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What to Know About Rhinophyma

Medically Reviewed by Dan Brennan, MD on June 15, 2021

Rhinophyma is a skin disorder affecting your nose. It causes your nose to grow larger and appear red, bumpy, and rounded.‌

Understanding Rhinophyma

Medical professionals believe that rhinophyma results from severe rosacea that goes untreated. Rosacea is a chronic skin condition that inflames your skin so that it looks swollen and red across your nose and cheeks.‌‌

You may have heard that rhinophyma is caused by heavy alcohol intake, but that's a myth. Rhinophyma affects both drinkers and non-drinkers equally. When left untreated, rhinophyma leaves your nose disfigured to the point that it restricts your ability to breathe.‌

Rhinophyma Risk Factors

Rhinophyma is a rare disorder, and the exact cause is largely unknown. However, there are factors that put you at a greater risk for developing the skin condition, including:

  • Being male
  • Being between the ages of 50 and 70
  • Having fair skin
  • Having heritage that is Irish, English, Scottish, Scandinavian, or Eastern European ‌
  • Having a family history of the skin condition
  • Having a rosacea diagnosis

Symptoms of Rhinophyma

Because rhinophyma often develops following a severe case of rosacea, it’s important to watch out for symptoms of this unique skin condition. Early treatment is important in preventing long-term damage that requires surgery.‌

Symptoms of rhinophyma may occur in cycles that gradually get worse over time, including:

  • Your nose appearing swollen without any improvement
  • Visible oil glands on your nose 
  • Enlarged pores on your skin
  • Skin turning a reddish color
  • Skin growing thicker‌
  • The surface appearing waxy, rough, and even yellowish in color‌

Diagnosing Rhinophyma

First, your doctor completes a physical exam to look for signs of rhinophyma. If they suspect this skin condition, further testing is necessary for an exact diagnosis. Your doctor may take a small sample of the skin cells on your nose to send to a lab for biopsy. This is especially important if your doctor tries treatment options and your condition doesn’t improve.‌

Treating Rhinophyma

‌Before trying surgery, your doctor may try an oral acne medication called isotretinoin. It is a retinoid that is usually prescribed for patients with acne. While it won’t cure rhinophyma, the medication may help to reduce redness and slow or reverse the growth of sebaceous glands that cause enlarged pores and bumpy skin texture.‌

The most common treatment for rhinophyma is surgery. Depending on the severity of your condition, a plastic surgeon can improve both the outer appearance and functionality of your nose by:

  • Reshaping any disfigurement of your nose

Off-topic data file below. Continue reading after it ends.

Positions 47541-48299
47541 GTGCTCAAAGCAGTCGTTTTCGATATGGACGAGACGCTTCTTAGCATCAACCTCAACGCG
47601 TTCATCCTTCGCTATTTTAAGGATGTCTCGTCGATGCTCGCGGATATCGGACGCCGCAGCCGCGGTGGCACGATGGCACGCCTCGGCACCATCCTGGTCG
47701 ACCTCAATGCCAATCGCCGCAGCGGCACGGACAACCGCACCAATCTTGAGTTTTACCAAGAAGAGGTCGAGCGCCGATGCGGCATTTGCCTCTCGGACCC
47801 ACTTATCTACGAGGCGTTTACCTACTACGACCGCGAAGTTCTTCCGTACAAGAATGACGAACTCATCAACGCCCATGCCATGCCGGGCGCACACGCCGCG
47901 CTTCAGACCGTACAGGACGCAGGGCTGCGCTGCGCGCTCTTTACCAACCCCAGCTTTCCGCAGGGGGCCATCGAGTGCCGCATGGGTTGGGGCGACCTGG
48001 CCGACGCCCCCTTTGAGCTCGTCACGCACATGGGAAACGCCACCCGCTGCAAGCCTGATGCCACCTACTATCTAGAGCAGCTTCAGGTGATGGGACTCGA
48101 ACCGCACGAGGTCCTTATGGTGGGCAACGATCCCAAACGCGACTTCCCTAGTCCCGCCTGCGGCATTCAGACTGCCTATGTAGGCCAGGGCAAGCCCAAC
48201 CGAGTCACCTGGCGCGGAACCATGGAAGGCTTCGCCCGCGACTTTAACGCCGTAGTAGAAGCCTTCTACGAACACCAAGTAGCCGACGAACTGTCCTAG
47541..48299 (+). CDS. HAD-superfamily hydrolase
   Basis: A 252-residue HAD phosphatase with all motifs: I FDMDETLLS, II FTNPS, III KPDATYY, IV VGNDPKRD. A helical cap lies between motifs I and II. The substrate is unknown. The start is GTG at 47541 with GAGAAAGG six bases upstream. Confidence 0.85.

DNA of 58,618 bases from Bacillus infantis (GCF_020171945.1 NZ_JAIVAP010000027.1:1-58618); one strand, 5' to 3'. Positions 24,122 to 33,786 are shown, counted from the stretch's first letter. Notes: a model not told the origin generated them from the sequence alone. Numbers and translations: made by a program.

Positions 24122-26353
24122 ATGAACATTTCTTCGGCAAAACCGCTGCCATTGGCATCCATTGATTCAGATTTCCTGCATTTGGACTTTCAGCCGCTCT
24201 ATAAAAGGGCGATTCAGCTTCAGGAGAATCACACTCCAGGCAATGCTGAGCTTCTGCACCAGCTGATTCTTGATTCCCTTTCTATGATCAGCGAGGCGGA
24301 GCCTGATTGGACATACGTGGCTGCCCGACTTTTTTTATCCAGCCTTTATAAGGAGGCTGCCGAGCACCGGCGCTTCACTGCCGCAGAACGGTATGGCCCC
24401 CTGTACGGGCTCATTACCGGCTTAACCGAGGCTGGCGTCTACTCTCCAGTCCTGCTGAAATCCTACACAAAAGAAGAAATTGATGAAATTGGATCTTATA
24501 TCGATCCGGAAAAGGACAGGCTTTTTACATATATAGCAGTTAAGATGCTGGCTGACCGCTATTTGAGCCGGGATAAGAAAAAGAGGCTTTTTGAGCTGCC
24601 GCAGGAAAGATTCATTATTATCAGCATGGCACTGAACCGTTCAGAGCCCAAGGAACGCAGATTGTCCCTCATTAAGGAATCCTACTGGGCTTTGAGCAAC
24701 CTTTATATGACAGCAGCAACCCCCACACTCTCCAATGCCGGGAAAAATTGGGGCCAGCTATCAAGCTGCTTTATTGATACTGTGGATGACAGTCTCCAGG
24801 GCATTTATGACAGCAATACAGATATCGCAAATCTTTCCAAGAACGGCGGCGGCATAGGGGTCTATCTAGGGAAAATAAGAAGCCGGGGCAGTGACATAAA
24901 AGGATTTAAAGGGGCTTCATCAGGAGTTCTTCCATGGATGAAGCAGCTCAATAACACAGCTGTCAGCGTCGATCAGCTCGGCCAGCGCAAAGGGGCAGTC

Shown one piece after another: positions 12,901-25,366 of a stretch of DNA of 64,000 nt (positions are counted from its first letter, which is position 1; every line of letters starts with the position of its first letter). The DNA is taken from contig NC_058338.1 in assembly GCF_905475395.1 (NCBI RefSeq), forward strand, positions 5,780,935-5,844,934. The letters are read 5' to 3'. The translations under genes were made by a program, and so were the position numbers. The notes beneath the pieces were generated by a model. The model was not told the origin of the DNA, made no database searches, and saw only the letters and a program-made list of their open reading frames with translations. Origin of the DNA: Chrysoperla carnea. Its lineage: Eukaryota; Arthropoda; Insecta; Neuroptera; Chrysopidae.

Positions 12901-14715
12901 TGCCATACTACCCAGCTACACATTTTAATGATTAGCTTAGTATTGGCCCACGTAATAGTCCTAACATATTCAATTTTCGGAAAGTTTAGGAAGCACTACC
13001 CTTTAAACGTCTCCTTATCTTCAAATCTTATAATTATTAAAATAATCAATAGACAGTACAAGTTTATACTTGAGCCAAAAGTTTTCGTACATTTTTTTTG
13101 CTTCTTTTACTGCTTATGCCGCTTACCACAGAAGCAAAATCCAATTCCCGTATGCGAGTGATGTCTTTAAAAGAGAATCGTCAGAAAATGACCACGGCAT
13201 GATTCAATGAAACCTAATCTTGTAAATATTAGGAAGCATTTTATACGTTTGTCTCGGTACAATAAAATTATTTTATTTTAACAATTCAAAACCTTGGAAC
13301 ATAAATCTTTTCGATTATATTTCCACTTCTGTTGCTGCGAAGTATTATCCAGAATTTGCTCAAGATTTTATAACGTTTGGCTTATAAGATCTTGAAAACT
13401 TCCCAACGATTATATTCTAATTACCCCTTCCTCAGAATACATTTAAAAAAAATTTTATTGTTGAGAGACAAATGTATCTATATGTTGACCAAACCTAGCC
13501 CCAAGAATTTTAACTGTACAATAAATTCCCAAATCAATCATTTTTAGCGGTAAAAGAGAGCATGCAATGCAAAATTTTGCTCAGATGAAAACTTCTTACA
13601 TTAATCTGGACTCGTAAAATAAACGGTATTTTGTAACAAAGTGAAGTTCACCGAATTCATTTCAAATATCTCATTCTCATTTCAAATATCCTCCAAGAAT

• Removing any overgrown tissue‌
  • Minimizing blood vessels that are oversized‌‌

Surgery techniques to achieve your desired results include:

  • Laser resurfacing to improve the shape of your nose
  • Dermabrasion using a small device that spins to scrapes off the top layers of your skin 
  • Using a small knife to shave off bulky tissue and allowing the underlying area to heal
  • Grafting skin from other parts of your body‌
  • Reconstructing the inside of your nose‌

‌Keep in mind that repairing damage from rhinophyma may not be a one-time surgery. Your doctor may need to go back and complete additional reconstruction at a later date if the damage from your condition is severe.‌

Understanding Rosacea

While rhinophyma is rare, rosacea is a common skin condition. If you have rosacea, the blood vessels in your face begin to show, causing redness and swelling. In some cases, the condition causes bumps that fill with pus.‌

Rosacea often happens in flare-ups that can last weeks or months before your skin calms down and the symptoms disappear. Rosacea is frequently misdiagnosed as acne or other similar skin conditions. It can affect anyone but is most common among middle-aged women with lighter complexions.

Poor skin hygiene doesn’t cause rosacea, although it may contribute to the condition worsening. The cause is largely unknown but believed to be both hereditary and environmental. Factors that lead to flare-ups of rosacea include:

  • Hot drinks
  • Spicy food
  • Alcoholic drinks, especially red wine
  • Very hot or cold weather
  • Exposure to sunlight
  • Severe wind
  • Stress and other strong emotions
  • Exercising
  • Using medications that cause your blood vessels to dilate, including blood pressure medicine‌
  • Cosmetic products

Preventing Skin Conditions like Rhinophyma

While you may not be able to completely prevent rhinophyma, you can take steps to protect your skin from damaging elements. You should use sunscreen on your face every day that is at least 30 SPF. This protects you from sun damage that can add up over time, even if you don’t experience sunburn from daily sun exposure.‌

Use gentle skincare products to wash and moisturize your face. Trade out more abrasive soap bars or face cleaners for natural alternatives. Avoid perfumes and added chemicals that may lead to skin irritation. Moisturizer is especially important if your skin tends to be dry or sensitive.‌

WebMD Medical Reference

Sources

SOURCES:

Mayo Clinic: “Rosacea.” 

Skin Support: “Rhinophyma.”

UT Southwestern Medical Center: “Rhinophyma.”

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